Cervical dystonia, also called spasmodic torticollis, is a painful condition in which your neck muscles contract involuntarily, causing your head to twist to one side. Cervical dystonia can also cause your head to uncontrollably tilt forward or back.
A rare disorder that can occur at any age, even infancy, cervical dystonia most often occurs in middle-aged women. Symptoms generally begin gradually and then reach a point where they don't get any worse.
There is no cure for cervical dystonia, but the disorder sometimes resolves on its own. Injecting botulinum toxin into the affected muscles often reduces the signs and symptoms of cervical dystonia. Rarely, surgery may be necessary.
The muscle contractions involved in cervical dystonia can cause your head to twist in a variety of directions, including:
- Chin toward shoulder
- Ear toward shoulder
- Chin straight up
- Chin straight down
The most common type of twisting associated with cervical dystonia is when your chin is pulled toward your shoulder. Some people experience a combination of abnormal head postures. A jerking motion of the head also may occur.
At least two-thirds of the people who have cervical dystonia also experience neck pain that can radiate into the shoulders. The disorder also can cause severe headaches. In some people, the pain from cervical dystonia can be exhausting and disabling.
- Tremor. Cervical dystonia may also cause tremors in your arm or hand.
- Shoulder elevation. The disorder may also cause the shoulder on your affected side to pull up toward your ear.
Researchers believe that the signs and symptoms of cervical dystonia result from a defect in the brain's ability to process chemical messages that allow brain cells to communicate with each other.
In most cases of cervical dystonia, doctors don't know why some people develop the disorder and others don't. Some cases, however, appear to be linked to:
Head, neck or shoulder injuries
Tumors in the brain or spinal cord
Drugs, including some antipsychotic, anti-nausea and antidepressant agents
Toxins, such as heavy metals and carbon monoxide
Risk factors for cervical dystonia include:
- Age. While the disorder can occur in people of any age, even infants, it most commonly begins between the ages of 40 and 60.
- Sex. Compared with men, women are nearly twice as likely to develop cervical dystonia.
- Family history. If a close family member has cervical dystonia or another movement disorder, you are at higher risk of developing the disorder.
Cervical dystonia can lead to:
- Nerve damage. The sustained muscle contractions associated with cervical dystonia can cause permanent damage to compressed nerves. Symptoms include pain, numbness and tingling.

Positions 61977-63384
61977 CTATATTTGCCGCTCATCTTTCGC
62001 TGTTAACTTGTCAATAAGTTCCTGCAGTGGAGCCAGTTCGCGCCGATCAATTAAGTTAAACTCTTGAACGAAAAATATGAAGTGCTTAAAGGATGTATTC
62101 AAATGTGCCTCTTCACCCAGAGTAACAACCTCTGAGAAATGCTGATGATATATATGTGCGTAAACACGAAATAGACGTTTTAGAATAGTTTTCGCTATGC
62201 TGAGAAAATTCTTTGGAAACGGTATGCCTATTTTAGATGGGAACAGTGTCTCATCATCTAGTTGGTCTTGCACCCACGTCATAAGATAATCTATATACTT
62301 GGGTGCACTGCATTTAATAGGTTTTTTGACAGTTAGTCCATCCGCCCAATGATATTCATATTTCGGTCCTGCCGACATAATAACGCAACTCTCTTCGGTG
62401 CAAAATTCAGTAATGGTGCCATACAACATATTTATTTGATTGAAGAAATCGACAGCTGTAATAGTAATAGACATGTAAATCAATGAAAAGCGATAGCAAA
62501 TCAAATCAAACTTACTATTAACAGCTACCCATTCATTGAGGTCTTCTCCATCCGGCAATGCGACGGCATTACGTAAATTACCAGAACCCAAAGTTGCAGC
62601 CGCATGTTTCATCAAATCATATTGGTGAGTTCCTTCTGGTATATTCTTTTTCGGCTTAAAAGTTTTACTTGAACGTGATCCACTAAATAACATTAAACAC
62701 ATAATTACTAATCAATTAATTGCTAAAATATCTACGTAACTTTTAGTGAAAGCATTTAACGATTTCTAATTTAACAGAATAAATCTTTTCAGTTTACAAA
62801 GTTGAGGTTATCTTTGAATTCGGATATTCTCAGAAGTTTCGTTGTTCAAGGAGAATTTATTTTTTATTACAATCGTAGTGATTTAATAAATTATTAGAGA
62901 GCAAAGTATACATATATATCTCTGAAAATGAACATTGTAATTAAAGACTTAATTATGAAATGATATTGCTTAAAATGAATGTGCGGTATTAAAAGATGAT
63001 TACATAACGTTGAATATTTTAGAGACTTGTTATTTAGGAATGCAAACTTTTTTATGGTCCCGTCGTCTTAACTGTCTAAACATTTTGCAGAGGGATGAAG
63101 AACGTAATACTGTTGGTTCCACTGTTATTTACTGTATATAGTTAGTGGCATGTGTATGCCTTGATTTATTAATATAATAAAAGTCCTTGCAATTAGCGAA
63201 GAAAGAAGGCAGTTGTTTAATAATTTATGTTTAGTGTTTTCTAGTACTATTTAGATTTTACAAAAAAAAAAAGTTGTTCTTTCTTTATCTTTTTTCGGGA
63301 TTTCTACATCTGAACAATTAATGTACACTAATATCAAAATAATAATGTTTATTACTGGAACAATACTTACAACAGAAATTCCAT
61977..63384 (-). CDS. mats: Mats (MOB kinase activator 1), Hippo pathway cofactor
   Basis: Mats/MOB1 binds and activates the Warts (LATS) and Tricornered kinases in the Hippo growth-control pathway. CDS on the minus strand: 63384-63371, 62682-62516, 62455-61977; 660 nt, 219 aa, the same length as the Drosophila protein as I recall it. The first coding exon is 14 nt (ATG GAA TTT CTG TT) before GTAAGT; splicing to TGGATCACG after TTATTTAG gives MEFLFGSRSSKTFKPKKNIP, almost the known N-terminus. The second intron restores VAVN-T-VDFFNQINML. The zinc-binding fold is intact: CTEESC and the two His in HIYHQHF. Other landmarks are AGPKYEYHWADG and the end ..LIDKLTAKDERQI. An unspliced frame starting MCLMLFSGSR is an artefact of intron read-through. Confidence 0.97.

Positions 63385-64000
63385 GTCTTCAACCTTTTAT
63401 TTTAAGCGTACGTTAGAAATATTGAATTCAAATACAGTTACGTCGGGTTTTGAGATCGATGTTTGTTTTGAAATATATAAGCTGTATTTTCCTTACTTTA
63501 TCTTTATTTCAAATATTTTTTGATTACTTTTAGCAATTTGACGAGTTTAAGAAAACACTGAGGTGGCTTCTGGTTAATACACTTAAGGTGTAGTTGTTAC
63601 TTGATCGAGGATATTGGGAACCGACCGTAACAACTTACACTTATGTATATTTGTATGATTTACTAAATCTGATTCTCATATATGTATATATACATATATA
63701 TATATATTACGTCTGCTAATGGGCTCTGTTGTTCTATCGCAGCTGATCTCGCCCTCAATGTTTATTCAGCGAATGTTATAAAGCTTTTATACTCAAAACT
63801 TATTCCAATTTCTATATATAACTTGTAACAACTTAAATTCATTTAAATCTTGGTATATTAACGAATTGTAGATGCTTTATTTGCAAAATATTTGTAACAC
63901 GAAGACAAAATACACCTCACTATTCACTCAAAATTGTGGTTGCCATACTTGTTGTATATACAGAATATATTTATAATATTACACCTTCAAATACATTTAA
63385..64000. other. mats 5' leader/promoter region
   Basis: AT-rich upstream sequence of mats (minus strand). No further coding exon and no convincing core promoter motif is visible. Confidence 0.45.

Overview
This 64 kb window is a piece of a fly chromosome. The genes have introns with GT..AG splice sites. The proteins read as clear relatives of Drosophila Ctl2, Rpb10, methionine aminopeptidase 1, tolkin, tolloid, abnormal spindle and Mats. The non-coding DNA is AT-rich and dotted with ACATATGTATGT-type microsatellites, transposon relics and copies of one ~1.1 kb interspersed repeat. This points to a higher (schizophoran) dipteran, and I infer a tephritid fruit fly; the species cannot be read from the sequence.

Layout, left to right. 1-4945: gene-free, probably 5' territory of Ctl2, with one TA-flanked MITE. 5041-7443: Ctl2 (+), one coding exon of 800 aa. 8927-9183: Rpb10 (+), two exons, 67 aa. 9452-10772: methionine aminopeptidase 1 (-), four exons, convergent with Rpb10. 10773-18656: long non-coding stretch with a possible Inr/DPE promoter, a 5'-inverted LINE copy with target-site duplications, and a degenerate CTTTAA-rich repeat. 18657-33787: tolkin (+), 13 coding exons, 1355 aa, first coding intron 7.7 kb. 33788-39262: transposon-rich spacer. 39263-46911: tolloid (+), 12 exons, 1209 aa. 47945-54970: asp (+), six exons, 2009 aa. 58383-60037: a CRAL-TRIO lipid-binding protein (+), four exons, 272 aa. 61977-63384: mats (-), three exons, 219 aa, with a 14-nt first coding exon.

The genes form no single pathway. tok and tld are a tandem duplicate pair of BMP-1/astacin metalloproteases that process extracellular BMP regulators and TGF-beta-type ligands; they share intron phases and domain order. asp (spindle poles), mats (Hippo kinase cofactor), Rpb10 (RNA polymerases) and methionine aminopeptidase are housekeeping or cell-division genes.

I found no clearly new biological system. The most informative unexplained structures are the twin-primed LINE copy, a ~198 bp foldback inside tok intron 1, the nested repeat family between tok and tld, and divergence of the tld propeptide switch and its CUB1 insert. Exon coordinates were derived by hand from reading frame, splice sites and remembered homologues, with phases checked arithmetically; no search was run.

- Involvement of other body parts. Some people who start out with cervical dystonia eventually develop similar symptoms in the face, jaw, arm or trunk.
- Depression. The disability and pain that can be caused by cervical dystonia may result in depression.
Preparing for your appointment
While you might first discuss your symptoms with your family doctor, he or she may refer you to a neurologist - a doctor who specializes in disorders of the brain and nervous system - for further evaluation.
What you can do
Because appointments can be brief, plan ahead and write a list that includes:
- Detailed descriptions of your symptoms, including when they started and if anything makes them better or worse
- Information about medical problems you've had in the past, such as strokes or head injuries
- Information about the medical problems of your parents or siblings
- All the medications and dietary supplements you take
- Questions you want to ask the doctor
What to expect from your doctor
In addition to conducting a physical exam, your doctor may also check your neurological health by testing your:
- Muscle strength
- Muscle tone
- Senses of touch and sight
Your doctor may ask you to rapidly open and close your fists several times, because this activity sometimes triggers the muscle contractions commonly seen in cervical dystonia.
Tests and diagnosis
While the physical examination alone can often confirm a diagnosis of cervical dystonia, it's important to determine if there are underlying conditions causing your signs and symptoms. Tests may include:
- Blood or urine tests. These may reveal the presence of toxins.
- Magnetic resonance imaging (MRI). This type of imaging test may be used to identify and visualize tumors or evidence of stroke.
- Electromyography (EMG). This test measures the electrical activity of muscles. EMG helps evaluate and diagnose muscle and nerve disorders and can help confirm whether you have cervical dystonia or another condition.